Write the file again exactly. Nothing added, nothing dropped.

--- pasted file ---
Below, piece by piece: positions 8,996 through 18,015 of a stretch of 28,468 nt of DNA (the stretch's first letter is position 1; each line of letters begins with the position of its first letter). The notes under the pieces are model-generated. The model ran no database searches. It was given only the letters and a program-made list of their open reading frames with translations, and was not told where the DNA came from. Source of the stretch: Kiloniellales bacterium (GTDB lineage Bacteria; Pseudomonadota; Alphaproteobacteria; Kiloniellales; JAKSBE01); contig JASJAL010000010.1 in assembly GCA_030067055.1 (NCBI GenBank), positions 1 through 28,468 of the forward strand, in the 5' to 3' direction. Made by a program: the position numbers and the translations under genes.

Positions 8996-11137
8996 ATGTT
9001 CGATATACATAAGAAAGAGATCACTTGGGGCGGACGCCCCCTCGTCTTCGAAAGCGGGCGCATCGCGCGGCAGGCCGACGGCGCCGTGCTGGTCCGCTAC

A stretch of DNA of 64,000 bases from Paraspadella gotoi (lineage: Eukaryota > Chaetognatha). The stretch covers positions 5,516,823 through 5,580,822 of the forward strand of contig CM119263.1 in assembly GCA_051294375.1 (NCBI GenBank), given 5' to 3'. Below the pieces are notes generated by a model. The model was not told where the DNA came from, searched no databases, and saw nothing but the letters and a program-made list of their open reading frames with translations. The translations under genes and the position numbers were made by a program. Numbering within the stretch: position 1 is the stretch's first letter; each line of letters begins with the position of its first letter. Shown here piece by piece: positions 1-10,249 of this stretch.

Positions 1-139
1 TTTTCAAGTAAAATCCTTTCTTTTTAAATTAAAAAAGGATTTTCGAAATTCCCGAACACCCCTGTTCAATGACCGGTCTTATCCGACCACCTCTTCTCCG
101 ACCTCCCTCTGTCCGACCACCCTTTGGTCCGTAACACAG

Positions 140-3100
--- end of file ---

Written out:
Below, piece by piece: positions 8,996 through 18,015 of a stretch of 28,468 nt of DNA (the stretch's first letter is position 1; each line of letters begins with the position of its first letter). The notes under the pieces are model-generated. The model ran no database searches. It was given only the letters and a program-made list of their open reading frames with translations, and was not told where the DNA came from. Source of the stretch: Kiloniellales bacterium (GTDB lineage Bacteria; Pseudomonadota; Alphaproteobacteria; Kiloniellales; JAKSBE01); contig JASJAL010000010.1 in assembly GCA_030067055.1 (NCBI GenBank), positions 1 through 28,468 of the forward strand, in the 5' to 3' direction. Made by a program: the position numbers and the translations under genes.

Positions 8996-11137
8996 ATGTT
9001 CGATATACATAAGAAAGAGATCACTTGGGGCGGACGCCCCCTCGTCTTCGAAAGCGGGCGCATCGCGCGGCAGGCCGACGGCGCCGTGCTGGTCCGCTAC

A stretch of DNA of 64,000 bases from Paraspadella gotoi (lineage: Eukaryota > Chaetognatha). The stretch covers positions 5,516,823 through 5,580,822 of the forward strand of contig CM119263.1 in assembly GCA_051294375.1 (NCBI GenBank), given 5' to 3'. Below the pieces are notes generated by a model. The model was not told where the DNA came from, searched no databases, and saw nothing but the letters and a program-made list of their open reading frames with translations. The translations under genes and the position numbers were made by a program. Numbering within the stretch: position 1 is the stretch's first letter; each line of letters begins with the position of its first letter. Shown here piece by piece: positions 1-10,249 of this stretch.

Positions 1-139
1 TTTTCAAGTAAAATCCTTTCTTTTTAAATTAAAAAAGGATTTTCGAAATTCCCGAACACCCCTGTTCAATGACCGGTCTTATCCGACCACCTCTTCTCCG
101 ACCTCCCTCTGTCCGACCACCCTTTGGTCCGTAACACAG

Positions 140-3100